a resident of Another Pleasanton neighborhood
on Jan 23, 2012 at 10:44 am

Resident, I agree. The dog sniffing as requiring probable cause and a search warrant will also probably be upheld by the Supreme Court as unconstitutional unless there is a search warrant or probable cause.

Airports have more ability to search randomly because of the so-called "border-search" exception.


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Posted by Stacey
a resident of Amberwood/Wood Meadows
on Jan 23, 2012 at 10:50 am

Stacey is a registered user.

From another article on Rand Paul and TSA: "But [Whitehouse press secretary] Carney sided with the TSA saying, "I think it is absolutely essential that we take necessary actions to ensure that air travel is safe.""

I just have to ask... Is strip searching 85-year old ladies "necessary actions" that "ensure that air travel is safe"? Do they strip search 85-year old ladies in Israel?


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Posted by Hurray
a resident of Another Pleasanton neighborhood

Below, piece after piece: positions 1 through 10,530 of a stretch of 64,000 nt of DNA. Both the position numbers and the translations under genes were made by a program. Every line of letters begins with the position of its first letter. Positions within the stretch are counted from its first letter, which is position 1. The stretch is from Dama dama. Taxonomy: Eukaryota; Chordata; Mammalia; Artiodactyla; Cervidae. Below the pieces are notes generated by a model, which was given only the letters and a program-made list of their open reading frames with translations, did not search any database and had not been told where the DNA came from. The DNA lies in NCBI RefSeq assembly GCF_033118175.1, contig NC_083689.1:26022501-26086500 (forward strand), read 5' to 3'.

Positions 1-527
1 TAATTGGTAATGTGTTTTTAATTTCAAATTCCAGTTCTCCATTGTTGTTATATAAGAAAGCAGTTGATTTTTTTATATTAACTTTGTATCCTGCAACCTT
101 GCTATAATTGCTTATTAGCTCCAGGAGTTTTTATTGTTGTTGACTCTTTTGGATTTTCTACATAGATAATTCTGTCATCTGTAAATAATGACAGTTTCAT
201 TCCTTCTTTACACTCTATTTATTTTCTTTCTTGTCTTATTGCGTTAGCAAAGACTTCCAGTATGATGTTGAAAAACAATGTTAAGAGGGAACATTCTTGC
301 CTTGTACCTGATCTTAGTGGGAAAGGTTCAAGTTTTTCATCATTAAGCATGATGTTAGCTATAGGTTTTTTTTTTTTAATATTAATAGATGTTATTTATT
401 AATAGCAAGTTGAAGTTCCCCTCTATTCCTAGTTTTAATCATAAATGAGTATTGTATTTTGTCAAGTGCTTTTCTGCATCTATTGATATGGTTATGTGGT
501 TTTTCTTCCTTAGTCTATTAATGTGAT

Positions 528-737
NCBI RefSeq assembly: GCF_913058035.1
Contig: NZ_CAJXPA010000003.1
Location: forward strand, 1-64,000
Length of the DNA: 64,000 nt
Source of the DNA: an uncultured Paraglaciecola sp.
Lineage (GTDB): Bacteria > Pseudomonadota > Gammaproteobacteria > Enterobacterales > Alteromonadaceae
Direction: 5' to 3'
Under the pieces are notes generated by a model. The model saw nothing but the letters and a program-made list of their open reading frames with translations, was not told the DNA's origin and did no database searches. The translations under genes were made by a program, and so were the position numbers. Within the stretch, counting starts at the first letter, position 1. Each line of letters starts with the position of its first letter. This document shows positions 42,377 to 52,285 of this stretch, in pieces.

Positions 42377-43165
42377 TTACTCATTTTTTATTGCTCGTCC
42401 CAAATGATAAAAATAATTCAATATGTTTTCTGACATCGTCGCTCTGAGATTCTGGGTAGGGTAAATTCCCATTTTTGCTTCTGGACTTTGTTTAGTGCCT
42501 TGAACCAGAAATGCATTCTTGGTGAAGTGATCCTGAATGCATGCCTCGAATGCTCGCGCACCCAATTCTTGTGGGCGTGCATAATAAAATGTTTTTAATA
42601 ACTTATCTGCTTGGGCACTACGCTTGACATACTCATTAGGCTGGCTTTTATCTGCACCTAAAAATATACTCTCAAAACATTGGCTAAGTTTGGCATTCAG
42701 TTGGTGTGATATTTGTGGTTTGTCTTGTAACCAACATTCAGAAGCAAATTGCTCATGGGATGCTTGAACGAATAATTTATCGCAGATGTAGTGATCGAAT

on Jan 23, 2012 at 11:02 am

For U.S. border security, I think there are two levels of search, the random search and a higher level search, but the higher level search requires reasonable suspicion, but not probable cause (a higher standard).

For Israel, that is another story, but they have their own laws there and due to the amount of terrorism, their searches are very extensive. I have heard of items confiscated and never returned, items like bars of soap drilled through to search for explosives, interrogations and yes strip searches. They search every nationality and gender and age group.

I was taken aside and detained once in Germany at an airport for a while when on business travel from CA, but never knew exactly why.


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Posted by Russ
a resident of Amberwood/Wood Meadows
on Jan 23, 2012 at 1:58 pm

"good for Rand Paul for standing up against an invasion of privacy"

Yep, I especially like his position on restaurants and gas stations having the personal liberty to refuse African Americans food and petrol. He's a real national gem he is, just like his Daddy.